For the past five semesters of my life, I’ve sought to learn as much about grammar and language possible. It started when I became a copy editor for The Daily Californian, where I spent four hours per week fixing other people’s writing and fancying myself some sort of grammar guru — that is, until one of my bosses took out a comma I had put into a story and I realized I knew nothing about grammar. So began an effort to master the rules of grammar and AP style — one that has proved, at times, both fruitful and fruitless.
Along the way, I’ve learned rules that originally baffled me (the difference between comprise and compose, for one) and absorbed more about sports terminology than I thought possible (although “in the paint” still confuses me). I’ve been witness to AP style changes, including the loss of distinction between “over” and “more than,” and read Strikeout posts galore on issues such as spelling and hyphens — all of which have managed to teach me something new about the English language.
But despite all of the knowledge I’ve acquired in these past two years, I still don’t feel like I’m anywhere close to being a grammar guru. I still Google “comma before (word)” and “misplaced modifiers,” if need be, when I’m copy editing stories, and sometimes I’ll add and subtract a comma from a sentence a few times over before I ultimately decide on how it should read. When I disagree with my fellow Daily Cal copy editors on questions such as whether there should be a hyphen in “second-straight victory” (there shouldn’t), I often find that I’m trying to convince myself just as much as my colleagues that I am, in fact, right.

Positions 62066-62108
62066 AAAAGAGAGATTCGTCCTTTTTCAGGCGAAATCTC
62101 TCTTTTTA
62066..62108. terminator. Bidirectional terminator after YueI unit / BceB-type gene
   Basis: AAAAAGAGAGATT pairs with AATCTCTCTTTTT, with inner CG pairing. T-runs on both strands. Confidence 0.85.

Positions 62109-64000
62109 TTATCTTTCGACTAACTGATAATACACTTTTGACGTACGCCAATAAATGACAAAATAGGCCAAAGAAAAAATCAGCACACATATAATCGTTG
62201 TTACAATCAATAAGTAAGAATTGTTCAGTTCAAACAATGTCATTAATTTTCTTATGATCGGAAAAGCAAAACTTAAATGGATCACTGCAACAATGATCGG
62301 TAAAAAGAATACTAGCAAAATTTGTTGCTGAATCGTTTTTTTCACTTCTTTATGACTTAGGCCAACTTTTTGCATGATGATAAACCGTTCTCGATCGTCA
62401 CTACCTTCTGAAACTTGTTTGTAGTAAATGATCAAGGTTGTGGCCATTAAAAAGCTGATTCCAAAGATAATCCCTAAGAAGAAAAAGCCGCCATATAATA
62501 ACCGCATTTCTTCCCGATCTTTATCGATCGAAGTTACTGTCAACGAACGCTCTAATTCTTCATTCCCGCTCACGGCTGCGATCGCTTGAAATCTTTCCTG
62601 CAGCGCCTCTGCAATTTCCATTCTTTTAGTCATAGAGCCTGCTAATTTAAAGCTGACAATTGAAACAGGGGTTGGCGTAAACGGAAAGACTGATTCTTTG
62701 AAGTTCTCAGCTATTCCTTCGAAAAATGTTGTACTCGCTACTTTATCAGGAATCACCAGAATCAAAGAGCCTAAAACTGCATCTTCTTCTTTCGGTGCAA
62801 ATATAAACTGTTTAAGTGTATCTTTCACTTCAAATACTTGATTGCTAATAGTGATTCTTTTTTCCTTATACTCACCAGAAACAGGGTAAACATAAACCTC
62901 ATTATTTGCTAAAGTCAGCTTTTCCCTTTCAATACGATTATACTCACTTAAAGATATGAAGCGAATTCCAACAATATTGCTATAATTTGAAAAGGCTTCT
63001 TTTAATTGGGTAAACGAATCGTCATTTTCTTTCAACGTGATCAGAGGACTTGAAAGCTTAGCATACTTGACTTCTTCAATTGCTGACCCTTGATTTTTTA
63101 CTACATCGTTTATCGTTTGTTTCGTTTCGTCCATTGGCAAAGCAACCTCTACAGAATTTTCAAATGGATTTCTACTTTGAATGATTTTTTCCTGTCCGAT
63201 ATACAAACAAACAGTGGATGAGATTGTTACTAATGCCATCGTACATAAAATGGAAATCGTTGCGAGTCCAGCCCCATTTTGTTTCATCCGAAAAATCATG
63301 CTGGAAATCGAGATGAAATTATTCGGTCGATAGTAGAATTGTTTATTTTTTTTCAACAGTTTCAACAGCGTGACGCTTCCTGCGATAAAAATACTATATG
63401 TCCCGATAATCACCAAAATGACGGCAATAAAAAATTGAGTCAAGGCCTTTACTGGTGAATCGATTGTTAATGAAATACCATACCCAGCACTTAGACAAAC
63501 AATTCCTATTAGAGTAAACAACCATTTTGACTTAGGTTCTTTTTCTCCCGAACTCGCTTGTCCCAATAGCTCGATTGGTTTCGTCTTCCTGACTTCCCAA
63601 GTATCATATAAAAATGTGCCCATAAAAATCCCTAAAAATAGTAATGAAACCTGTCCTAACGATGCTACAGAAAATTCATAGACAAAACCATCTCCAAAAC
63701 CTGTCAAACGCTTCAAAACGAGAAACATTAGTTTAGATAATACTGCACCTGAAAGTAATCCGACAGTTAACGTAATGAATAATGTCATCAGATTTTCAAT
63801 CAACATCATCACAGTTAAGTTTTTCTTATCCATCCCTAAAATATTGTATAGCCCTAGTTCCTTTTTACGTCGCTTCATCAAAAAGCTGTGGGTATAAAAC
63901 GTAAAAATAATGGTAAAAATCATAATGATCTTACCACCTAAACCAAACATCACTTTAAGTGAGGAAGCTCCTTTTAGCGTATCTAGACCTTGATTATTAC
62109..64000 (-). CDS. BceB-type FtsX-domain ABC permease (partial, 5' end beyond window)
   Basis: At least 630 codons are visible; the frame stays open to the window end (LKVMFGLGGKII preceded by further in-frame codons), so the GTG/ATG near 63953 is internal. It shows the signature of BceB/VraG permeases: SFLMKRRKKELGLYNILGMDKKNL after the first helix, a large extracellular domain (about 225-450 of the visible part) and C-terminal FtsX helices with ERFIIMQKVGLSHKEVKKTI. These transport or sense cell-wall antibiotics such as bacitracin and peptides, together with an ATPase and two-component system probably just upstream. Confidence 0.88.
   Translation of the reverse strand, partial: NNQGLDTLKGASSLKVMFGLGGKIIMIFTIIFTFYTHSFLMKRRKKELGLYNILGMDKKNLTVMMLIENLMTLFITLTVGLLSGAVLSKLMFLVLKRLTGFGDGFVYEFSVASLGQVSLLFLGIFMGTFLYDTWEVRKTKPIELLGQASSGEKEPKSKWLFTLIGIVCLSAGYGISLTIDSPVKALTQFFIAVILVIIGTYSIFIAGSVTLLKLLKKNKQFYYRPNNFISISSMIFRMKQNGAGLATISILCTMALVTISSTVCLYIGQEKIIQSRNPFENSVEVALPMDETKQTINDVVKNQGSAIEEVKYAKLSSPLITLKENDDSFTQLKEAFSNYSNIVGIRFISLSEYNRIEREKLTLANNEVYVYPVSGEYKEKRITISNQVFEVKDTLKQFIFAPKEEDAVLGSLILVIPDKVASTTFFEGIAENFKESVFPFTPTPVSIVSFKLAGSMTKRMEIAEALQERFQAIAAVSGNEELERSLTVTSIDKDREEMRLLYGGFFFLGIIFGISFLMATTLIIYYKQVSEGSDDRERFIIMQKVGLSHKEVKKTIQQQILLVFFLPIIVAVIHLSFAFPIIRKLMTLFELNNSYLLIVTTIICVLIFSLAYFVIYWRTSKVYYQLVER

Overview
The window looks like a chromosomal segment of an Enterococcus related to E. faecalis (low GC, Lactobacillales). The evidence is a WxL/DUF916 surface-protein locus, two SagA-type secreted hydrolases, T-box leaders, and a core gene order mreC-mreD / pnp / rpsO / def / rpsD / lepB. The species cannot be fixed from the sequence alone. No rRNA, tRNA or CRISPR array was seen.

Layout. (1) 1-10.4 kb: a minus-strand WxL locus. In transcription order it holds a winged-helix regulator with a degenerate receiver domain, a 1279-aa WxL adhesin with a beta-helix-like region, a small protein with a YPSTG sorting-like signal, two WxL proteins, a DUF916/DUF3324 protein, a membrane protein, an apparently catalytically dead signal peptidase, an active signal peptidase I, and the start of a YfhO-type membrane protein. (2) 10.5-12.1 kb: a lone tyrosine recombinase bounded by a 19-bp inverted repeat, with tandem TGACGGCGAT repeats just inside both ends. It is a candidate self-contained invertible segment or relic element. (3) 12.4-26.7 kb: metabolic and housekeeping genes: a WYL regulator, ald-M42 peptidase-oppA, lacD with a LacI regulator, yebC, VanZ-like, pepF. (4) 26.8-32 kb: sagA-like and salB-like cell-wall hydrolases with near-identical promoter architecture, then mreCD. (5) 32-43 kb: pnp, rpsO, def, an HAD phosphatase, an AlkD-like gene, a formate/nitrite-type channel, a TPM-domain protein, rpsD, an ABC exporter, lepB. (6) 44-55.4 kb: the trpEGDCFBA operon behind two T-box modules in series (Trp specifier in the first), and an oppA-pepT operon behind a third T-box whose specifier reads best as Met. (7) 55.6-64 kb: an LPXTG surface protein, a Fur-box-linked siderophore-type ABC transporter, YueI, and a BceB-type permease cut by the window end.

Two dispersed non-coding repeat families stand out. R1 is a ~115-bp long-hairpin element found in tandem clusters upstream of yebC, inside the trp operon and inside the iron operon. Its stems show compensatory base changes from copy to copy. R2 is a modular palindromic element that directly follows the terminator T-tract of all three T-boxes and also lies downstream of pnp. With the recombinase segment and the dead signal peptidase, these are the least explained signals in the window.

If I’ve learned anything, it’s that language is a tricky fiend. There are rarely black-and-white answers; what sounds OK to someone may be atrocious to someone else, especially when colloquialisms or commas are involved. At the Daily Cal, we have our share of confusing style rules (no using “following” to mean “after,” and never use “however” to start a sentence), and sometimes when I read textbook chapters or other newspapers’ articles and see style transgressions, I have to remind myself that they’re not technically wrong by anyone else’s standards.
It’s been oft-mentioned on this blog that language is ever-evolving and that while prescriptivist rules exist for a reason, the significance of a sentence matters more, ultimately, than any comma placement or order of words. I could yammer at you all day about the difference between “due to” and “because of” or about how to fix a comma splice, but I think there’s a danger to simply memorizing and applying rules: You can become so boxed in by your own standards that there’s no room for adaptation of language based on the medium and context. To let grammatical correctness impede clarity and meaning would be to disregard the purpose of the job I’ve held for the past five semesters and to discourage readers from appreciating the words we write each day. So rather than be ashamed of my Google searches and uncertainties, I’m grateful that I don’t consider myself the ultimate expert on grammar, because I’m not sure what I would do if there was a black-and-white answer for everything and no room for flexibility — I prefer a gray area.